During our last few weeks, we got to use Dreamweaver to make our pages. That was even more boring than learning HTML. As much as I like Dreamweaver (even though I still prefer writing my HTML manually), I've already learned it before! I took a class on it a few years before learning it again at Coleman. For me, if I'm not learning at least one new thing, having to relearn things sucks! But I had to do it because it's part of the curriculum and I had to turn in all of my assignments to get my easy A - you can't challenge or waive any classes (like you can at other schools if you can show competency in the subject) because you need to take all of the core requirements in order to get the degree. I think this is all part of how Coleman makes its money, by making you waste your time in classes even if you already know the shit backwards and forwards.

So, the other class in this mod was SQL. Since I knew very little SQL to begin with, this class was great for me; I was learning something new and very useful to know in programming since a lot of programs will often interact with a database. The teacher made it seem like the concepts were going to be extremely difficult, she kept saying how much project 2 would be "a killer" and after we did it, me and the rest of the people in my class just all looked at each other and asked, "What was so hard about that?" Again, we must have all been very bright individuals. I don't think either one of us ever got less than an A in anything the entire time we were at Coleman. Me and one of the guys who started at the same time as me both graduated with a 4.0. So that's either saying Coleman is way easy or their screening process really works. I never mentioned it before, but you have to take a math/logic test to get into Coleman - I think you get two chances to take it and if you don't pass the second time, you're not admitted. The test itself is really easy though, at least I thought it was.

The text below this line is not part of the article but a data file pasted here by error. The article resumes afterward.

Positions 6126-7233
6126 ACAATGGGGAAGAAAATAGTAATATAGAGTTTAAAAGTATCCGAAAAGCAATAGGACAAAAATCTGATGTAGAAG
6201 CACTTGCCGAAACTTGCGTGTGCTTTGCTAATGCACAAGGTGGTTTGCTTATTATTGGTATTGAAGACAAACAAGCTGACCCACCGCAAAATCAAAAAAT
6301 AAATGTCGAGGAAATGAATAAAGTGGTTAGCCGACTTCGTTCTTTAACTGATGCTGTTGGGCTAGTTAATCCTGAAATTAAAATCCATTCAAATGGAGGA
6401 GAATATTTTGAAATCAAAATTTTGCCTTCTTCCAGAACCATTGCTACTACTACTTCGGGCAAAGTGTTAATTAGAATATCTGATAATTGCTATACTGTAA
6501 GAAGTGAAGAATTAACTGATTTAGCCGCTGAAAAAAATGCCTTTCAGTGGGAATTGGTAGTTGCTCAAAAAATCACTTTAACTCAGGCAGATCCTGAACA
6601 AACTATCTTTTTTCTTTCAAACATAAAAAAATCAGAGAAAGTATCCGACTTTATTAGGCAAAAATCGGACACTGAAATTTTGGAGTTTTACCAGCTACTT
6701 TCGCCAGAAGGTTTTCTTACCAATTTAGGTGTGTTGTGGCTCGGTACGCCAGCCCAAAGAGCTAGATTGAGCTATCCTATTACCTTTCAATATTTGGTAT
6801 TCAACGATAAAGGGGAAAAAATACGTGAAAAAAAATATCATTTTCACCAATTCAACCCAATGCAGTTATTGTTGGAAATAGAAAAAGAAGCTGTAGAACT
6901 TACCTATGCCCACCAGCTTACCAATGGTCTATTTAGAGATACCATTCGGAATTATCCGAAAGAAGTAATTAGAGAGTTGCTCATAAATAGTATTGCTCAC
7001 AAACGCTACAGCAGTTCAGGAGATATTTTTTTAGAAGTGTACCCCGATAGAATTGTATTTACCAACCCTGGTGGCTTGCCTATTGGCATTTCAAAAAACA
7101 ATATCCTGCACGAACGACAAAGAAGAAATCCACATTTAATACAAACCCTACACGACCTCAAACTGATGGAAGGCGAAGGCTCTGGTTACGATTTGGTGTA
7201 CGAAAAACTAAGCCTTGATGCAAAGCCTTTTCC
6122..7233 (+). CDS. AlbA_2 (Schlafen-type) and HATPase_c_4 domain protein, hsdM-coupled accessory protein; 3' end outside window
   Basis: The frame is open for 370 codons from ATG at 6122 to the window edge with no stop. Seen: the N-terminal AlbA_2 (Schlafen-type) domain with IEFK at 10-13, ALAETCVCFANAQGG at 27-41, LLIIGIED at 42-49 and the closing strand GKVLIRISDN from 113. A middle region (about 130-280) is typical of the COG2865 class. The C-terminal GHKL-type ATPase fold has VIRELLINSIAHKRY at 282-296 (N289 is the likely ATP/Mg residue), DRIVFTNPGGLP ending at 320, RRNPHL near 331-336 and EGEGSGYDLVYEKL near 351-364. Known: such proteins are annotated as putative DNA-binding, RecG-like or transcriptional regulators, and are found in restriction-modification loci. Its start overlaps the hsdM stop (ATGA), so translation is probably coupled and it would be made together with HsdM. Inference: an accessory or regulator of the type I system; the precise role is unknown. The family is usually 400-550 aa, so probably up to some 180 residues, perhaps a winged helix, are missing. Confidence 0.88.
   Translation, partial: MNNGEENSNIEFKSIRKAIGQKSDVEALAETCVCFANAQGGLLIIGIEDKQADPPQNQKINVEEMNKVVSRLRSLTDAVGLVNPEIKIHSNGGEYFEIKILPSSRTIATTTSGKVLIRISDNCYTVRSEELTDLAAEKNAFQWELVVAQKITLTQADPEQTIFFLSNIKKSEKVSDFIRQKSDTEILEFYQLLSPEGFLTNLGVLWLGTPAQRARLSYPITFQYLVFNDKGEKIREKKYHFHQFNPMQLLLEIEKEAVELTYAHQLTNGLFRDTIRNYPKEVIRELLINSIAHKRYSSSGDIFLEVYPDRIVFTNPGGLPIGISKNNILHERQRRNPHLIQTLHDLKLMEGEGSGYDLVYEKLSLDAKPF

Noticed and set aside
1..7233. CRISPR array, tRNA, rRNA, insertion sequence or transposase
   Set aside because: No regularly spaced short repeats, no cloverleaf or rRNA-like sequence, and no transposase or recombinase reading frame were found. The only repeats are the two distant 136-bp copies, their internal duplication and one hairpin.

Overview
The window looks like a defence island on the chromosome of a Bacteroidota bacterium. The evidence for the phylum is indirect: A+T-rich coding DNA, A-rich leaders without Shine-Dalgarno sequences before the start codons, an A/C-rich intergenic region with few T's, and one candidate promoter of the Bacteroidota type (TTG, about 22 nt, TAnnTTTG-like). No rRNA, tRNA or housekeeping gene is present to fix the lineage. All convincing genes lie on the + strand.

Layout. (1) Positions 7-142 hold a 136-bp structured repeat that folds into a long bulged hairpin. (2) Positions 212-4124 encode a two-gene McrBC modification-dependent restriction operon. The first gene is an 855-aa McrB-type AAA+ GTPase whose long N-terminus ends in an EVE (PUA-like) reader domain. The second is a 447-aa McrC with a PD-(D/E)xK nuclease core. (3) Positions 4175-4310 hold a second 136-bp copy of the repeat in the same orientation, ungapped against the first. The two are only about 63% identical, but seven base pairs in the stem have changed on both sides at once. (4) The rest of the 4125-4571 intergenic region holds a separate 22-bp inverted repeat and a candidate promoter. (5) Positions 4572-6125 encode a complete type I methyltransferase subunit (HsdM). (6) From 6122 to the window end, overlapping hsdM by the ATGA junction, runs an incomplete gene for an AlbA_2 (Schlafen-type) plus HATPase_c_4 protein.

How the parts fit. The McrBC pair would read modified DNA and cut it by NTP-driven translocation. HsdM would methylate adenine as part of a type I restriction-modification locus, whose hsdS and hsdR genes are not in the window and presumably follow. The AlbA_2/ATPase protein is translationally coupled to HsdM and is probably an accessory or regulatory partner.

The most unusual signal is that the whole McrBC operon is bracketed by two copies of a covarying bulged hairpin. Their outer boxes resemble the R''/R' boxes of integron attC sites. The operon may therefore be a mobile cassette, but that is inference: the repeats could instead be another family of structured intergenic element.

So in SQL we learned stuff like: normalization, creating tables, adding data, deleting tables or individual records, writing queries to get information from tables, joining tables, views, using functions like date, max, min, count, sum. Lots of stuff I learned here. We also learned a little bit of using PHP with MySQL which was pretty cool to use a web app to update a database. I wish they would've tied both classes together a bit more. Like have us make a database in our SQL class and a website in our Internet Programming class that would interact with our database. Maybe they've improved it by now, but I kind of doubt it.

As usual, tests for both classes were on Papa Bear. Extremely easy tests.

Here are the links to all of the parts: Part 1Part 2Part 3Part 4Part 5Part 6Part 7more thoughts

Tuesday, April 17, 2007

A review of Coleman College's / Coleman University's CIS program, part 1

2/4/13 UPDATE: I appreciate all of the comments from fellow alumni and prospective students. Hopefully they've helped someone who's trying to decide the best way to spend their money towards an education. I approve all non-spam comments (whether people say good things or bad things - I'm sure visitors who read them appreciate the honesty), but it sometimes takes me months to approve them because I don't use Blogger as much as I used to. So if you post a comment, please don't be offended if it doesn't show up right away.
7/6/09 UPDATE: Coleman College is now known as Coleman University - this review was written for their classes that I took in 2005-2006, so some things in their curriculum may have changed since then.


If you live in San Diego county, you've probably seen the commercials for Coleman College... "the fast track to a career in computers" or something along those lines.

You might be wondering, is it worth it?